Tackling racism in primary care is critical to provide a safe and supportive working environment. This is reflected in health and safety law and in medical guidance; the BMA states, “All healthcare workers have a right to work in an environment free from abuse, harassment, and unlawful discrimination”.
Although there are few easy solutions, employers and staff should take steps to reduce the risk and impact of racism. The BMA racism in medicine survey includes examples of good practice, emphasising the importance of safe and open discussions, supportive managers who listen, diverse leadership teams, staff training, and appropriate policies implemented by engaged leaders.
Addressing racism in practice
The NHS has a zero tolerance approach towards violence and abuse against healthcare staff, and primary care staff should be familiar with the government’s violence reduction strategy, which aims to protect staff and ensure quick and effective punishment of offenders. Patients should be informed that racial discrimination and abuse towards primary care doctors is unacceptable and unlawful.
The BMA provides guidance on ‘How to manage discrimination from patients and their guardians/relatives’.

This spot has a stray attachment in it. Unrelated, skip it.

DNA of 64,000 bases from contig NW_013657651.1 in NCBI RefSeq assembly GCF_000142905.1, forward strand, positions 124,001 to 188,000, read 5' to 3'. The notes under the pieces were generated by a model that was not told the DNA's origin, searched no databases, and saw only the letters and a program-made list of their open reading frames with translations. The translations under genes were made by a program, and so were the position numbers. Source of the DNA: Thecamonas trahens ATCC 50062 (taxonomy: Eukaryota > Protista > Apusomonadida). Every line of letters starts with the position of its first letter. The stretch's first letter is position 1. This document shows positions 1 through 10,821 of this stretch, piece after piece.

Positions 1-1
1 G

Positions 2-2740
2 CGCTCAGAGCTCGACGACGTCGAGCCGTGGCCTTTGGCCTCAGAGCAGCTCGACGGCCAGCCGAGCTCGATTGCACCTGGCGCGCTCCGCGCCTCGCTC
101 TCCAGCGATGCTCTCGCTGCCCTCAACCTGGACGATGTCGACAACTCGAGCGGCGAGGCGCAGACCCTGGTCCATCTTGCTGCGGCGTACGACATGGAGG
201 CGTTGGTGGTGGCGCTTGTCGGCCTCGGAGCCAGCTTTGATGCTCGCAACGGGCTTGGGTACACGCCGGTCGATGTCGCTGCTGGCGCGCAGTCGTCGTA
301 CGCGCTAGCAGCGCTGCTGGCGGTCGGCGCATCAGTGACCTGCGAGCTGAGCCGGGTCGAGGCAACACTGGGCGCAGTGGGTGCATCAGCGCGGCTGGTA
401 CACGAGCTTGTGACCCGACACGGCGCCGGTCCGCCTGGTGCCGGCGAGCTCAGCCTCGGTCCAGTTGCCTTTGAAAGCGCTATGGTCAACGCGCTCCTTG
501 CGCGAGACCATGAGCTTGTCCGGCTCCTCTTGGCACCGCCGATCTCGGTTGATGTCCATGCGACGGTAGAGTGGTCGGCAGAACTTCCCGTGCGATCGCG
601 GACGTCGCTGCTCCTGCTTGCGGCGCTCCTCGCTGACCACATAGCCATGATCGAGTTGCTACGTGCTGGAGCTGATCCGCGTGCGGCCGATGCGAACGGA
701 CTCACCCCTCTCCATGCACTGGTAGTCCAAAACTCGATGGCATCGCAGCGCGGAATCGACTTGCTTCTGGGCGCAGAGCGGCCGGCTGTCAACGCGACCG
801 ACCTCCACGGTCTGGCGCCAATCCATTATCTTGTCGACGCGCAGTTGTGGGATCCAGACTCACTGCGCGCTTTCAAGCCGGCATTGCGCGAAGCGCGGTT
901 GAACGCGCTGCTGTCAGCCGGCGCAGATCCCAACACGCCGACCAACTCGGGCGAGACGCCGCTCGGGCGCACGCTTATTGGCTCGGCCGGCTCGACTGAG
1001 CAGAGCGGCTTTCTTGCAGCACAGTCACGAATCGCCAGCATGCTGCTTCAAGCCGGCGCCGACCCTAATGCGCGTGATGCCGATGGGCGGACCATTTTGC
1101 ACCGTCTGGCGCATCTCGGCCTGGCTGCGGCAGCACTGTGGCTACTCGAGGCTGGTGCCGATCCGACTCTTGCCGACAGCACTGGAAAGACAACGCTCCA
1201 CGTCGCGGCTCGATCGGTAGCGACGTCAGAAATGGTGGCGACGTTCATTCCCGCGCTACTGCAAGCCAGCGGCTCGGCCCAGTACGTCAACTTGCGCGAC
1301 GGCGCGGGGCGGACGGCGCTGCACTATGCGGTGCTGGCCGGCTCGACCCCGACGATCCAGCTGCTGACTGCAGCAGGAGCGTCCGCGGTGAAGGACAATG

Key principles of the BMA guidance:
- “Employers should take active and explicit steps to protect their staff from abuse, harassment, and unlawful discrimination. This should involve the police and social services where appropriate.” Employers who do not take such action could be subject to litigation.
- “The impact of discrimination on doctors should be acknowledged and appropriate support including wellbeing interventions provided for those who are on the receiving end of abuse and discriminatory behaviours.”
- Although all patients have a right to emergency healthcare regardless of their behaviour, where this can be provided safely, the right to non-emergency care is conditional.
GP practices can take active steps, providing:
- Clear notices on premises and websites that unlawful discriminatory behaviour is unacceptable.
- Zero-tolerance policies, and mechanisms for reporting and recording incidents.
- Wellbeing support for staff members who experience racist incidents.
- Bystander training for staff to respond effectively to racism.